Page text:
Teachers’ moonlighting and its impact on their job performance in Dar es Salaam region secondary schools

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University of Dar es salaam
The study sought to examine teachers’ moonlighting and its impact on their job performance in Dar es Salaam region, involving six secondary schools. The objectives of the study focused on assessing the nature and forms of moonlighting; examine the impact of teachers’ moonlighting on teachers’ job performance and the manner in which school management addressed teachers’ moonlighting. The conceptual framework that guided the study was an adapted version of Stufflebeam’s ‘CIPP’ model. This model was preferred in this study because its elements are interdependent and they interact with one another. The study utilized both qualitative and quantitative approaches whereby purposive and random sampling procedures were used to select a sample of 203 respondents involving head of schools, academic masters, subject teachers, students and zonal chief inspector of the schools. Data were collected through documentary review, interviews, focus group discussions and questionnaires and were analysed qualitatively and quantitatively. Qualitative data were subjected to content analysis, while quantitative data were extracted, classified and computed using Excel into frequencies and percentages, and presented in tables and charts.The findings of the study revealed that low salaries and the cost of living in the city were leading factors causing teachers to engage in moonlighting activities, including teaching tuition classes, part-time teaching and petty trade. It was also indicated that many teachers spent most of their formal working hours in secondary jobs other than their primary job. Consequently, the study found out that many teachers were ineffective in preparing schemes of work, lesson plans and assessment tools, and they also failed to cover the syllabus. Moreover, the findings of the study showed that once the participants began moonlighting, they were unable to quit the practice easily for financial reasons. Based on the research findings, the study concludes that moonlighting affects teachers’ professional growth, as it diverts teachers’ time and effort. Such behaviour affects teachers’ job performance and retards students’ academic progress significantly. The study recommends that the government and stakeholders of schools should provide necessary working and job conditions such as increasing teachers’ salaries and fringe benefits and enhancing teachers’ retention programmes so that teachers will be able to afford to stay in their chosen profession. The study recommends further research on a comparison of the academic performance of students taught by teachers who moonlight and the performance of students taught by teachers who do not, in order to compare the strengths and weaknesses of the strategies used by both for better control measures.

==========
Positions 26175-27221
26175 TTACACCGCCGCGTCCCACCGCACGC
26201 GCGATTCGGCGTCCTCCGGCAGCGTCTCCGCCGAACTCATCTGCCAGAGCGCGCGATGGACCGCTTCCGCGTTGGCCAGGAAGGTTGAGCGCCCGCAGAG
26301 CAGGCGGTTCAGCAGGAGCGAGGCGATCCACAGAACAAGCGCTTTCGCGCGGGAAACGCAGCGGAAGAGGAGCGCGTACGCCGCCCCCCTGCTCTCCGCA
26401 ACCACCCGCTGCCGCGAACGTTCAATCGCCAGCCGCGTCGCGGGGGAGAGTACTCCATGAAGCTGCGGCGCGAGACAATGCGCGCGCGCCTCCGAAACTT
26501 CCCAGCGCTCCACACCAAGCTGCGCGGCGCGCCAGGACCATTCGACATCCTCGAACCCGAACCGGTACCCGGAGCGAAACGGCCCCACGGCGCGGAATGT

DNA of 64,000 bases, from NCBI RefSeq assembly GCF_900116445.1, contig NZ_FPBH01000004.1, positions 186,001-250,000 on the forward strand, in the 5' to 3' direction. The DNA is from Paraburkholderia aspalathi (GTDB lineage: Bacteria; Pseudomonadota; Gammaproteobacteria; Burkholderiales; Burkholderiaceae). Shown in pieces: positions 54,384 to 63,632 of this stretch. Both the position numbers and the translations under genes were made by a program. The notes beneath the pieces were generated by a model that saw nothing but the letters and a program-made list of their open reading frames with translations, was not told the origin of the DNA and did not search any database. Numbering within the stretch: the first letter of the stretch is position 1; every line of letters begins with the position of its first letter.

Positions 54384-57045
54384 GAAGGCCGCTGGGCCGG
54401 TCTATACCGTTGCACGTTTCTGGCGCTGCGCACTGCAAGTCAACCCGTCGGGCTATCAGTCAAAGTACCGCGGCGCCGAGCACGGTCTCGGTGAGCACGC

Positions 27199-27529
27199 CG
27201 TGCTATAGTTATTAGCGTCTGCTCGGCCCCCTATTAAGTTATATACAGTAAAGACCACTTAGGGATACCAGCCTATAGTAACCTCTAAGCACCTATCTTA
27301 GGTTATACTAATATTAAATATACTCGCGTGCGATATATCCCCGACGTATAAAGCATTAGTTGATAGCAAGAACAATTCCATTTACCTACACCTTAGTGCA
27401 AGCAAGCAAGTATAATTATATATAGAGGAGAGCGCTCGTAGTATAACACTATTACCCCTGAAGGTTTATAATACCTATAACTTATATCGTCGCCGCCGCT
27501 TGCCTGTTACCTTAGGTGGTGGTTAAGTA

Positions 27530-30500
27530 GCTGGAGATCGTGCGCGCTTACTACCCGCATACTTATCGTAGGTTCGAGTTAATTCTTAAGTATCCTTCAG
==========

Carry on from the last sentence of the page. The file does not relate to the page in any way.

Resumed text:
Available in print form
Teachers’ moonlighting and its impact, performance, Dar es Salaam region secondary schools
Augustino, P(2012),Teachers’ moonlighting and its impact on their job performance in Dar es Salaam region secondary schools , master dissertation, University of Dar es Salaam. Available at ()